Composer calls concertgoers’ warm welcome for “Untold” “a phenomenon”

September 16, 2016 - 18:59
By Seyyed Mostafa Mousavi Sabet

Hafez Nazeri, the composer of the acclaimed album “Untold” released by Sony Classical in 2014, has called the warm reception for his tour of Iran “a phenomenon.”  

By Seyyed Mostafa Mousavi Sabet

TEHRAN -- Hafez Nazeri, the composer of the acclaimed album “Untold” released by Sony Classical in 2014, has called the warm reception for his tour of Iran “a phenomenon.”  

Speaking to the Tehran Times in a recent interview, he said that so far, over 130,000 tickets have been sold for the “Untold” concerts during the third round of his Iranian tour. Over 50,000 people have already attended his open-air performances at the foot of Milad Tower in Tehran.

“Nowadays, during this period of recession in Iran, while many concerts in pop and traditional music offer tickets with high discount in order to fill the seats for only two nights, the tremendous reception for a heavy classical performance like ‘Untold’ is a phenomenon,” he stated.

“This issue should be scrutinized sociologically to ascertain what factors have caused the phenomenon to occur,” he added.

He said that the most important point is that most people who attend the “Untold” concerts are from the younger generation, which deems him as their own voice in Iranian society.

Iconic Persian vocalist Shahram Nazeri (L) and his son, Hafez, perform the “Untold” tour concert at the foot of Milad Tower in Tehran on August 12, 2016. (Mehr/Babak Borzuyeh)

Untold” fought a long way to reach the top in the music world in 2014. The idea to record the collection at Sony Classical came up in November 2009 when an agent of the company saw a powerful performance by Hafez and his father, Shahram Nazeri, an iconic Persian vocalist, at New York City’s Carnegie Hall. 

The concert was the first Iranian event organized at the prestigious venue. It featured pieces from the Rumi Symphony Project. “Untold” later became the first episode of the project that was initiated by Hafez to commemorate Persian mystic and poet, Molana Jalal ad-Din Rumi.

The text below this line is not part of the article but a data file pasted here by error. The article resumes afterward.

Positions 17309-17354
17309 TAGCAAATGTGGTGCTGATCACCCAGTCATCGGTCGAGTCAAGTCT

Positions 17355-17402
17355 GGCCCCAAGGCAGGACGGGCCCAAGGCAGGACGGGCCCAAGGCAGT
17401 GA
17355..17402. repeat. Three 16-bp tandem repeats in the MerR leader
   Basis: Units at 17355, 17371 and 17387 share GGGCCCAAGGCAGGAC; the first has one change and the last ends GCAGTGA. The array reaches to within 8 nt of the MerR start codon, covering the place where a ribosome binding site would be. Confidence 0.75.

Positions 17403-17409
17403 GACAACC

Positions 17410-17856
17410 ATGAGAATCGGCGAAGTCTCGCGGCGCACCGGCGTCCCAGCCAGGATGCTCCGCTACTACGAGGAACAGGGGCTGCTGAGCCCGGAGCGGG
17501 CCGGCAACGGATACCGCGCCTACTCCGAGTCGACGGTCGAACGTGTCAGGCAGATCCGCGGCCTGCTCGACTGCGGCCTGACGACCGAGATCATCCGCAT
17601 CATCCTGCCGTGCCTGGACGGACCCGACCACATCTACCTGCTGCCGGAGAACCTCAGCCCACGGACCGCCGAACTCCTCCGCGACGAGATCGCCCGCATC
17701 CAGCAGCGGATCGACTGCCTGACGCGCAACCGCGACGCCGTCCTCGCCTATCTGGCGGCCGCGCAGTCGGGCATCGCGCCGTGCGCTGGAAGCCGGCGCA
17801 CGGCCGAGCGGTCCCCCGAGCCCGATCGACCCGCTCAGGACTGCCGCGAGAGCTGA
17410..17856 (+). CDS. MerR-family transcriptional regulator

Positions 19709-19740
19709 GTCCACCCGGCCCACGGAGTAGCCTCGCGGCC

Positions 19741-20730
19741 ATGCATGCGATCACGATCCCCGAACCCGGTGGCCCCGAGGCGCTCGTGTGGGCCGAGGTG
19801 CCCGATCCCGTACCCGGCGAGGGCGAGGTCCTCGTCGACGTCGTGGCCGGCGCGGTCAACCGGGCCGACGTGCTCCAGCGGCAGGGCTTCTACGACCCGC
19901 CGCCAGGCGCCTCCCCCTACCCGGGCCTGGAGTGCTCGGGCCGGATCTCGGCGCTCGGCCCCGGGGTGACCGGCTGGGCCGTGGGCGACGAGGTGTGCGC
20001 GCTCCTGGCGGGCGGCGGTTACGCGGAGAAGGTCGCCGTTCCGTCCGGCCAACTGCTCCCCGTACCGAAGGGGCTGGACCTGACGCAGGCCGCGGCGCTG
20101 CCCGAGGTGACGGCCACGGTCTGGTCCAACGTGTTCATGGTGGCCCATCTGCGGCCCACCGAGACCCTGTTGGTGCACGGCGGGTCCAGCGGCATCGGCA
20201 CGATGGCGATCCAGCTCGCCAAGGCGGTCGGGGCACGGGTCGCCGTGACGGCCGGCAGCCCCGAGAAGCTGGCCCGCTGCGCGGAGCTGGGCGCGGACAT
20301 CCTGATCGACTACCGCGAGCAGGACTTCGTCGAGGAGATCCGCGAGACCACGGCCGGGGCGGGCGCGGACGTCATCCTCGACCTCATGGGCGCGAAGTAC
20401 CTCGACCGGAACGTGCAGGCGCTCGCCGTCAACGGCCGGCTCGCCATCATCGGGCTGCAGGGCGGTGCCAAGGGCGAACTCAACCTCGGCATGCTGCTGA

“The agent saw how the performance could attract Western concertgoers’ attention, therefore Sony Classical decided to work out a deal for the album, which became the first collection in the history of Middle-Eastern music recorded by Sony Classical,” Hafez said.  

“I deemed it a national work so I decided to create the most powerful and incredible work I could,” he added.

He gathered a lineup of 38 world A-list musicians and engineers, many of whom were winners of the prestigious Grammy Award. Among them were 14-time Grammy Award winning recording producer David Frost, 9-time Grammy Award winning recording engineer Tom Lazarus and 3-time Grammy Award winning mastering engineer Greg Calbi.  

“Due to the creativity the composition has, all these great musicians and experts agreed to opt in on the project,” Hafez said.  

The team spend 5000 hours over about five years in four countries creating the album, he added.

“Untold” was finally born on March 11, 2014 and shortly afterwards, Hafez who lived in New York City decided to return to introduce the collection in his homeland, where it met with a cool reception from fellow musicians.

“All our explanations about the work received a negative response from those who were claiming that all the facts about the album were pure fiction,” he said.

To prove himself, Hafez decided to invite all the great musicians who collaborated on the album to visit Iran for some concerts, which were called off after the musicians failed to get a visa for the country just a week before the performances.        

He made a new attempt and set a new schedule, but again all his efforts were in vain after the authorities refused to grant visas for the musicians.  

“We paid large sums of money as compensation for losses and I felt a lot of shame concerning the musicians,” he stated.

The obstacles put Hafez on the verge of a decision to leave Iran forever. However, a suggestion from a contact brought Hafez a change of heart. The idea was that Hafez should hold the “Untold” concert with his fellow musicians.